On Anger, Book III, XVII

So ferocious in their anger were those kings who had no learning, no tincture of polite literature: now I will show you King Alexander (the Great), fresh from the lap of Aristotle, who with his own hand while at table stabbed Clitus, his dearest friend, who had been brought up with him, because he did not flatter him enough, and was too slow in transforming himself from a free man and a Macedonian into a Persian slave.

Indeed he shut up Lysimachus, [44] who was no less his friend than Clitus, in a cage with a lion; yet did this make Lysimachus, who escaped by some happy chance from the lion’s teeth, any gentler when he became a king?

Why, he mutilated his own friend, Telesphorus the Rhodian, cutting off his nose and ears, and kept him for a long while in a den, like some new and strange animal, after the hideousness of his hacked and disfigured face had made him no longer appear to be human, assisted by starvation and the squalid filth of a body left to wallow in its own dung!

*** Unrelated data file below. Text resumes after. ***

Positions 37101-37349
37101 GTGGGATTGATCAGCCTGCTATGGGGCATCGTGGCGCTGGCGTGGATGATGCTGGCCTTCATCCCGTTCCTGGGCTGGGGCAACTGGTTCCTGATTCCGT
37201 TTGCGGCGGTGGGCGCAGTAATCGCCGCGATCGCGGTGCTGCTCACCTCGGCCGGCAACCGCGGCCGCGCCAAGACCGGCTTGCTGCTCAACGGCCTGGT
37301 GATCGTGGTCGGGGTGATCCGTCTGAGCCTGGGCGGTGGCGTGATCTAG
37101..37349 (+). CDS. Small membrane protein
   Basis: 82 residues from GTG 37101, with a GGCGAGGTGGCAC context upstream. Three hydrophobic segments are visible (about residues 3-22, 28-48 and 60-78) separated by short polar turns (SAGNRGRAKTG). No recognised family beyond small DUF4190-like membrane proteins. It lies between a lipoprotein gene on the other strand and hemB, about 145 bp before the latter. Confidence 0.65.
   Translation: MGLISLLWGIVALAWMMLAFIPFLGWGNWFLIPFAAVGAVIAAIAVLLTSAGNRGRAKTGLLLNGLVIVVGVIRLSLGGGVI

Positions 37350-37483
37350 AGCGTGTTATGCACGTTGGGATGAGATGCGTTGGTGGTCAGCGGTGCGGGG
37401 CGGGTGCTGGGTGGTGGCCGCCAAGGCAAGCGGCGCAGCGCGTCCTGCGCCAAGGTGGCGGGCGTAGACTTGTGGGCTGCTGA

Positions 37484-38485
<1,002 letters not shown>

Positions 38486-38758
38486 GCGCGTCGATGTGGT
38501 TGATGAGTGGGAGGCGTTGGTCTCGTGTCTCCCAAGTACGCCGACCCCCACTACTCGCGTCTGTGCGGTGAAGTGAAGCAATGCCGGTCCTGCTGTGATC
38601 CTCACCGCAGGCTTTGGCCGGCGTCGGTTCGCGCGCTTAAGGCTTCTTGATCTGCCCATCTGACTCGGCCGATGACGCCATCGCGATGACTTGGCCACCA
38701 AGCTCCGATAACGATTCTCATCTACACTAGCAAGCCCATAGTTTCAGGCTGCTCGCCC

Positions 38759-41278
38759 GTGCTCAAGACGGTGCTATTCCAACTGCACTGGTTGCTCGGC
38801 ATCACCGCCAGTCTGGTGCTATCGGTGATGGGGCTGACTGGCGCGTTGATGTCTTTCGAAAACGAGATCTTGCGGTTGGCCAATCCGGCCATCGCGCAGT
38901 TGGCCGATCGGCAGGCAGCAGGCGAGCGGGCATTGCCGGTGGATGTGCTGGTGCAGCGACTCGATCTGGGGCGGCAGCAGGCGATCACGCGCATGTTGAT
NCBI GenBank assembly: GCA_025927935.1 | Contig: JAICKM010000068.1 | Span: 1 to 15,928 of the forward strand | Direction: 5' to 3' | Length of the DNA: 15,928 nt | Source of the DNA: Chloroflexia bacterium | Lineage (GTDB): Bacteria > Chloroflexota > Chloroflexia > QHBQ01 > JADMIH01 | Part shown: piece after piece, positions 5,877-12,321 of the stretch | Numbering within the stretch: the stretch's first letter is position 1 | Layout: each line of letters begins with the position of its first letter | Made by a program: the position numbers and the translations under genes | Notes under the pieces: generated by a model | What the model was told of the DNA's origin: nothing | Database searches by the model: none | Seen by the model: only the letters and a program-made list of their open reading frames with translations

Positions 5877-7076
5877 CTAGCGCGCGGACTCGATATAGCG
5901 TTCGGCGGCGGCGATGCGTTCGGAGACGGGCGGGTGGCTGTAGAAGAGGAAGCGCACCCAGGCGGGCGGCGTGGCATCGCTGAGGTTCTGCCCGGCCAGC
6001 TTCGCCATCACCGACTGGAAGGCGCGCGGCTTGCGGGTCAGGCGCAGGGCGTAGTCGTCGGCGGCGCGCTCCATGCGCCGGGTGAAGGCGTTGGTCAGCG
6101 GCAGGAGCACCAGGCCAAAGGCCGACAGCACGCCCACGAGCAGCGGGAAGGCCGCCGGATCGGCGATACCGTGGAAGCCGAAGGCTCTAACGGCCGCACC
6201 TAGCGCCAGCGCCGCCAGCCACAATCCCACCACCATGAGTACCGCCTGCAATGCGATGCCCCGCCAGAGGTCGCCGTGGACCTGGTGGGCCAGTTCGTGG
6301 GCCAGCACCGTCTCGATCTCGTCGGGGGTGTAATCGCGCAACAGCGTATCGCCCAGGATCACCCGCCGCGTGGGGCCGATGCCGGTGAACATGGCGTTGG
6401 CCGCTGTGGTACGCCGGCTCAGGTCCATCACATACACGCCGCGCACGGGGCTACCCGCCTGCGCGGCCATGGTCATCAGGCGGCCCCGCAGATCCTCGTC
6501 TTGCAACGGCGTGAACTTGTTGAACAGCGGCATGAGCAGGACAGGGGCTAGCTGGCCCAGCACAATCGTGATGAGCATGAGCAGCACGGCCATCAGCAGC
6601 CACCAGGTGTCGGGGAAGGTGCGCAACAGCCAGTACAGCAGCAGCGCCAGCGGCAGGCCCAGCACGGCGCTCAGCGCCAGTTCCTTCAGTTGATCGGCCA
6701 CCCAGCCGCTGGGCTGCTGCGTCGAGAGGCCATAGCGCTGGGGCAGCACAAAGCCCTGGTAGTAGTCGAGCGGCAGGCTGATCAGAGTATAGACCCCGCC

Besides this, his hands and knees, which the narrowness of his abode forced him to use instead of his feet, became hard and callous, while his sides were covered with sores by rubbing against the walls, so that his appearance was no less shocking than frightful, and his punishment turned him into so monstrous a creature that he was not even pitied.

Yet, however unlike a man he was who suffered this, even more unlike was he who inflicted it.